Based on the SOFT and TEXT trial results, it is important to discuss ovarian suppression in addition to endocrine therapy with estrogen receptor–positive, high-risk premenopausal patients.
—Jame Abraham, MD, FACP
Anyone who has attended the major oncology meetings knows that research from clinical trials in breast cancer often dominates the stage, with countless abstracts featuring new and updated results. To help the readers of The ASCO Post stay up to date with the latest discoveries and findings impacting the treatment of women with breast cancer, I have assembled highlights from a collection of newsworthy studies featured over the past year and into early 2015.
Presented here is Part 1 of this review, which centers on genetics and adjuvant therapy for several different receptor types of breast cancer. Part 2, which will appear in an upcoming issue of The ASCO Post, will focus on new therapeutic options for metastatic disease (such as palbociclib [Ibrance] and pictilisib) as well as several survivorship issues (such as fertility preservation, diet, and exercise).
Mutations in PALB2
In a study by Antoniou and colleagues,1 362 members of 154 families who had deleterious truncating, splice, or deletion mutations in PALB2—the “partner and localizer of BRCA2,” whose protein product works with and stabilizes the BRCA2 protein—were assessed to determine the cumulative risk of breast cancer. Germline loss-of-function mutations in this gene are known to confer a predisposition to breast cancer. The investigators used a modified segregation-analysis approach to estimate the age-specific breast cancer risk for carriers of PALB2 mutations.
Key Findings: Compared with the general population, the risk of breast cancer for female PALB2 mutation carriers was eight to nine times higher among those younger than age 40, six to eight times higher among those between the ages of 40 and 60, and five times higher among those older than age 60. The absolute breast cancer risk was 33% (95% confidence interval [CI] = 25%–44%) for these PALB2 mutation carriers by age 70 with no family history of breast cancer and 58% (95% CI = 50%–66%) for those with two or more first-degree relatives with breast cancer at 50 years of age.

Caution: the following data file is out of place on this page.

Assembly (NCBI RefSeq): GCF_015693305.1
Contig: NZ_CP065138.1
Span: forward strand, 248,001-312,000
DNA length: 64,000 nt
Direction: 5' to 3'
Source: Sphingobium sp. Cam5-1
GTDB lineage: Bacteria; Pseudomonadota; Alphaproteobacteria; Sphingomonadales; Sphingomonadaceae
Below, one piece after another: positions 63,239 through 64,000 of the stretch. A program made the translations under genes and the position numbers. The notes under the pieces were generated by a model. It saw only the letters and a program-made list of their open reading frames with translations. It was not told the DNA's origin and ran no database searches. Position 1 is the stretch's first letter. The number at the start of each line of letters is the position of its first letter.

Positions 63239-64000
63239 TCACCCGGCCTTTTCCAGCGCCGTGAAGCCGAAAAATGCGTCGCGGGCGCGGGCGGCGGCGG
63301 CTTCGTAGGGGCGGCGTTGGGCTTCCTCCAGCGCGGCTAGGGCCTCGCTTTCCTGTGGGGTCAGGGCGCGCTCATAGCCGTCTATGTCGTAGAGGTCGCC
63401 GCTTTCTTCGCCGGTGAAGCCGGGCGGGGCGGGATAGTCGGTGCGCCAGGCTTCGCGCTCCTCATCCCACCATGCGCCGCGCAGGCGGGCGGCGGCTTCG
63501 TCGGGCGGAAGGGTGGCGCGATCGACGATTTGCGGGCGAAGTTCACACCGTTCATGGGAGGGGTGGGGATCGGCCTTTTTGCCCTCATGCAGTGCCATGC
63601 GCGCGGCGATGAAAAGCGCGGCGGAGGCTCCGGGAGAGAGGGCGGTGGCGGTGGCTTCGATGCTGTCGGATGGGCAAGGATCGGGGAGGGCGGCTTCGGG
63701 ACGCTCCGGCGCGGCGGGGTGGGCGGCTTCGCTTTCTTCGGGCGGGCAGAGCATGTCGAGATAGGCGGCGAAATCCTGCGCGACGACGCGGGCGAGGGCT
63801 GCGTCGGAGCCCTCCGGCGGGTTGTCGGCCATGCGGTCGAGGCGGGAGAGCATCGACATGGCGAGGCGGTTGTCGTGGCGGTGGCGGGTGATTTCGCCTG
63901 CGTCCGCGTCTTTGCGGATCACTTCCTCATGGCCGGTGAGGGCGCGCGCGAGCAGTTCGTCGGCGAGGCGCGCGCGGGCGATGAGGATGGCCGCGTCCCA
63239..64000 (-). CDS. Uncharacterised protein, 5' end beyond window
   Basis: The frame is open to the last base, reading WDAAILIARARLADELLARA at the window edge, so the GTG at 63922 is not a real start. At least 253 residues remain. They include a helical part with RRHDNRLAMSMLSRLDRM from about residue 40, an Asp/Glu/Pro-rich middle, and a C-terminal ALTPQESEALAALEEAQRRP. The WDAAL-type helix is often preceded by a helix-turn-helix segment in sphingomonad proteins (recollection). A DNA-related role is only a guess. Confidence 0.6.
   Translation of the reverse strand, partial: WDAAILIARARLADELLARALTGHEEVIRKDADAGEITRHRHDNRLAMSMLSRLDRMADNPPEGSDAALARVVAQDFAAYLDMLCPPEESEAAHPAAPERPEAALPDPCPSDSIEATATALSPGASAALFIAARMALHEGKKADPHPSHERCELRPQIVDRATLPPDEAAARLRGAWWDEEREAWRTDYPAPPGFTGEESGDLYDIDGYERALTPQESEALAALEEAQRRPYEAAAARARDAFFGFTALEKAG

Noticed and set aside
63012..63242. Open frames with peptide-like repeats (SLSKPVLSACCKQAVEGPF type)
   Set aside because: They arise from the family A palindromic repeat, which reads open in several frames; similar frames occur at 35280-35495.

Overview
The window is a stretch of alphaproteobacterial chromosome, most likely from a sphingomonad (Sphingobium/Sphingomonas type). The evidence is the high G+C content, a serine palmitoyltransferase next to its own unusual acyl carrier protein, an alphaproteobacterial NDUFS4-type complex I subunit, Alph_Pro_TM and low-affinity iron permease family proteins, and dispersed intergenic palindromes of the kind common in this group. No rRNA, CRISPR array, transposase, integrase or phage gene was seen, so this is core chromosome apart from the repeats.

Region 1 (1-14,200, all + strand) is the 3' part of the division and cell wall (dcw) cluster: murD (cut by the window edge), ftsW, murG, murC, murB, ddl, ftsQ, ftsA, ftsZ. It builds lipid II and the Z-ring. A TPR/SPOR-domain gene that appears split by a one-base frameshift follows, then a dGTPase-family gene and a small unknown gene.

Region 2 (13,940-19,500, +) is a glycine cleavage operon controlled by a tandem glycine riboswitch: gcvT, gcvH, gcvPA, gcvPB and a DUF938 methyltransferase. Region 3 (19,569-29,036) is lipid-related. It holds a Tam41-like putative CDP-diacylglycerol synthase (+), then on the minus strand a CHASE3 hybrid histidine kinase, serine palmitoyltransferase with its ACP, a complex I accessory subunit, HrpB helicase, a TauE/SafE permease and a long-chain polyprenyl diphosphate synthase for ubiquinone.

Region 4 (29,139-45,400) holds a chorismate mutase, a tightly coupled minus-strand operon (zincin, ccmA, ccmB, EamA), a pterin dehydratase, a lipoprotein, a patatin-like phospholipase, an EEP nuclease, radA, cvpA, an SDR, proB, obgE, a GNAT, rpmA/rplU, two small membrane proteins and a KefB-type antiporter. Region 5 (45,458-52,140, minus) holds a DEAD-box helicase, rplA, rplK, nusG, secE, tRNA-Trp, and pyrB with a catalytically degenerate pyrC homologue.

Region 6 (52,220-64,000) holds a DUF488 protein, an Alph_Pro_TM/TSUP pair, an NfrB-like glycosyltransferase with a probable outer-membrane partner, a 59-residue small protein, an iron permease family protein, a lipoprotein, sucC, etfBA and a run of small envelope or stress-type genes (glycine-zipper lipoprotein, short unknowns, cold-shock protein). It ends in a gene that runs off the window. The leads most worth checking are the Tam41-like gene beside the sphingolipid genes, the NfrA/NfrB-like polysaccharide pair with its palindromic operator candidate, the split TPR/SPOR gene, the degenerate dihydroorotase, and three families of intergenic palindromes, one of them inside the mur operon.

The investigators think their data suggest that the breast cancer risk for PALB2 mutation carriers may overlap with that for BRCA2 mutation carriers. In addition, PALB2 is identified as the second most important susceptibility gene for familial pancreatic cancer, right after BRCA2.
Clinical Perspective: BRCA1 and BRCA2 are well studied, and the related risk of breast and ovarian cancers is well established. In the clinic, however, we see many patients who have a strong family history of early breast and ovarian cancers but are negative for the BRCA mutation. Identification of more genes such as PALB2 will help us to treat these patients better and craft risk-reduction strategies. Genetic evaluation, counseling, testing, and preventive approaches will continue to evolve as data accumulate on these mutations.
Adjuvant Therapy: Focus on Treatments by Receptor Status
Highlighted here are the SWOG S0221 study on high-risk, early-stage breast cancer; two related studies (the TEXT and SOFT trials) on hormone receptor–positive breast cancer; and two studies on HER2-positive breast cancer.